The Yankees backstop is running out of time to return to his old self.
In short, Sánchez has been the subject of more hot takes than any player on the Yankees over the time he’s been with the Pinstripes.
So as the Yankees look ahead to a significant 2021 season, the phrase “make or break” applies.
In response to Sánchez’s comments to ESPN in December about not knowing why he was benched, Cashman said, “… the whole world knows why…”.
He called Sánchez’s season “horrible” and said that it doesn’t matter whether or not Sánchez was told directly, the fact of the matter is that the lineup card speaks for itself and “you have to earn your keep to stay on that card”.
He continued: “You had a horrible year and lost your job at the most important time of the season… It is what it is, and your play speaks for itself. You play well enough to keep playing or you don’t.”
Cashman’s words may seem harsh, but he did say that he expects Sanchez to turn it around next year.
“I know he’s looking forward to proving last year was a fluke and we look forward to him justifying our continued commitment to him and his talent level… because, obviously, we’ve invested our time, effort and money into him for good reason. We do believe in him.”
Cashman was clearly one of many who were disappointed in Sánchez’s play last season and wasn’t fond of his remarks about not understanding why he was benched.
However, he does have hope that Sánchez will be able to turn things around and bounce back in 2021. The fact that he and the organization have stayed committed to him is proof of that.
So, what do Cashman’s comments mean for Sánchez, moving forward?
It’s go time
The 2021 season will be the most important of Sánchez’s career, to date. It’s incredibly reasonable to believe that this is the season that will define his future.
He’s had his chances, but is now on a short leash. He must (continue to) spend this offseason working on his plate discipline, defense and, most importantly, his confidence.
Sánchez hasn’t always been like this.
For the first few years of his career, he was one of the best catchers in baseball. Sánchez made his MLB debut in 2015 and took the league by storm in 2016.
He finished second in AL Rookie of the Year voting after slashing .299/.376/.657 with an OPS of 1.032, OPS+ of 168, 20 home runs, and 42 RBI in 53 games.
In 2018, he slashed .278/.345/.531 with an OPS of .876, 126 OPS+, 33 home runs, and 90 RBI in 122 games. He was an All-Star as well as a Silver Slugger. No catcher in MLB history reached the 100 home run mark faster than Sánchez.
His defense was never good, it usually wasn’t even average, but his offense made up for it. He regressed quite significantly in 2018 and 2019, but still managed to hit 52 home runs and record 130 RBI over that span.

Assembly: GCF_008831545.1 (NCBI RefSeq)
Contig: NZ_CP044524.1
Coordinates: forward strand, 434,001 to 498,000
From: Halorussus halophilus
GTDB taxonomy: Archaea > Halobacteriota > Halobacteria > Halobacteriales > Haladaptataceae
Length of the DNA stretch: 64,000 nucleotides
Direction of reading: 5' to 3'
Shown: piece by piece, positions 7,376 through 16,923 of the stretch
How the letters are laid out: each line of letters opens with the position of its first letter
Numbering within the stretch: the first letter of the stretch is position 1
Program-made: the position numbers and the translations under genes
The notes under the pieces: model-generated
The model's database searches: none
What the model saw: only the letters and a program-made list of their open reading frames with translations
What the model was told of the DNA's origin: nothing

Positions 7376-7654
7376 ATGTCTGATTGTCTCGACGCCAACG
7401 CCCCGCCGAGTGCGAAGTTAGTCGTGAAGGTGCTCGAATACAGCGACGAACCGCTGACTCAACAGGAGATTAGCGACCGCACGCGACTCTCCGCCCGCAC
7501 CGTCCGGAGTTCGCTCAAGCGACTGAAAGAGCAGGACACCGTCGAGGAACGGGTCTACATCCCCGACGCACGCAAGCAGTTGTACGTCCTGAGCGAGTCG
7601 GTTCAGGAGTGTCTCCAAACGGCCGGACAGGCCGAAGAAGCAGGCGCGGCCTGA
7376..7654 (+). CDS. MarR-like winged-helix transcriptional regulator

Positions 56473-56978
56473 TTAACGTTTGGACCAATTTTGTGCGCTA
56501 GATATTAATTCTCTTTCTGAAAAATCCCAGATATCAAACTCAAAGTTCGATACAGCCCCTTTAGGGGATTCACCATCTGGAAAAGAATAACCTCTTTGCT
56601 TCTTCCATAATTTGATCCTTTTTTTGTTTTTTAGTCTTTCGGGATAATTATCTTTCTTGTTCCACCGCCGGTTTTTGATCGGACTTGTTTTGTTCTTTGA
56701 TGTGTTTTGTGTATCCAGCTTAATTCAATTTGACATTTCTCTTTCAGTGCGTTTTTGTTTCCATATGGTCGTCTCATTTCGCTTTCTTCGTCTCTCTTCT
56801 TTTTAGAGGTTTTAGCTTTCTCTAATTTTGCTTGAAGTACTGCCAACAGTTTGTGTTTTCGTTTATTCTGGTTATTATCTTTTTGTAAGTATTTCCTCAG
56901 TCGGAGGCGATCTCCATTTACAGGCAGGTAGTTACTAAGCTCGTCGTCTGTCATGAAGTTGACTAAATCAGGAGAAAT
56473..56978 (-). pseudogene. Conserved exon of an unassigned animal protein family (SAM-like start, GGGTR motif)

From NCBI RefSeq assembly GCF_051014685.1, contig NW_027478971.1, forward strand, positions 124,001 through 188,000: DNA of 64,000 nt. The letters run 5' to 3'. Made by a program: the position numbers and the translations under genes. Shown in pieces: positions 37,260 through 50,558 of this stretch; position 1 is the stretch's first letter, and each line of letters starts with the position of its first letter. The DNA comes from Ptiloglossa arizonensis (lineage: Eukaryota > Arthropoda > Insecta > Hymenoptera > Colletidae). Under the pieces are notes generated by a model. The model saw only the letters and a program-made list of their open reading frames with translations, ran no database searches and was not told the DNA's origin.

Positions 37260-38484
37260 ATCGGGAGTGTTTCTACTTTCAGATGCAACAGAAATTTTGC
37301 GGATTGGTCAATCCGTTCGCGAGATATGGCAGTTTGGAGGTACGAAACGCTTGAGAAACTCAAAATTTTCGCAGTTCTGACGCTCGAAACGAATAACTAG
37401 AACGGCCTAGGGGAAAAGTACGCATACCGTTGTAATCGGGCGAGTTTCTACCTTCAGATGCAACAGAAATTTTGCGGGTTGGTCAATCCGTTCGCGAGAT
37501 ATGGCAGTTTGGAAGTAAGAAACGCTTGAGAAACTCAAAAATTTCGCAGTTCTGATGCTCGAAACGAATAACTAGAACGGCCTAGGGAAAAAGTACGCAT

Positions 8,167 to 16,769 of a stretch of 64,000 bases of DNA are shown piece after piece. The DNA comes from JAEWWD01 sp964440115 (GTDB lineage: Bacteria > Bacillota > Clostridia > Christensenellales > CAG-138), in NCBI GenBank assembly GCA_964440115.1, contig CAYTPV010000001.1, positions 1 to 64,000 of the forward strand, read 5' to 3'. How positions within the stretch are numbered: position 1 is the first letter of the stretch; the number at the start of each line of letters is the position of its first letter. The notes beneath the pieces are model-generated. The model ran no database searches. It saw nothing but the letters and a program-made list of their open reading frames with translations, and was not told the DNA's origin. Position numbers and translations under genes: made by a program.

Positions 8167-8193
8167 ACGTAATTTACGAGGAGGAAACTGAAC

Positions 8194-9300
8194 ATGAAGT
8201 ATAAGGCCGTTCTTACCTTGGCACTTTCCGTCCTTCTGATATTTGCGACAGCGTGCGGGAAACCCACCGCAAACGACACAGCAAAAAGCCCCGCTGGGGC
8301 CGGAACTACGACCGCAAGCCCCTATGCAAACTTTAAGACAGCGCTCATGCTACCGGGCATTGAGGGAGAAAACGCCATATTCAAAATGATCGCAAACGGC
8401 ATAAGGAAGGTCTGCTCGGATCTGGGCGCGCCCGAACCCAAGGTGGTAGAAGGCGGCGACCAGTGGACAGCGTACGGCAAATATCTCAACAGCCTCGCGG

His struggles didn’t become extremely concerning until 2020. Sánchez was so bad that, as we mentioned, he ended up being benched for Kyle Higashioka in the playoffs.
Looking at his numbers and past performances, everyone knows that Sánchez is capable of being not only better than he has been, but one of the very best in the game.
However, it’s crucial that he realizes this fact this season, because the clock is running out for him. It’s difficult to envision the Yankees still sticking with Sánchez as their number one backstop if he has another dreadful season.
He isn’t an unrestricted free agent until after the 2022 season, so he might have one more chance, but the Yankees will likely prepare to move on after 2021.
If Sánchez has a bad 2021 but is still around in 2022, he might even just be used as a back-up option.
Part of the solution?
The Yankees’ window is wide open, but their roster isn’t getting any younger. They’ll also have to begin paying several of the “Baby Bombers” sooner rather than later.
No window stays open forever, and Sánchez is beginning to become a piece that holds this team back.
He never provided the team with defense, which is a problem in the regular season as well as the playoffs, but it was fine because he was mashing home runs and coming up with big hits instead.
Now, he brings nothing but three-swing strikeouts on curveballs in the dirt to the table. Heck, he doesn’t even move runners over with his outs.
Before Cashman even spoke about this, it was clear that Sánchez’s time to turn things around was running out. Evidently, the organization is running out of patience and realizes that the team needs a productive catcher in order to go deep in October.
Sánchez is capable of becoming the Yankees’ x-factor in 2021, but he can also hold them back, once again.
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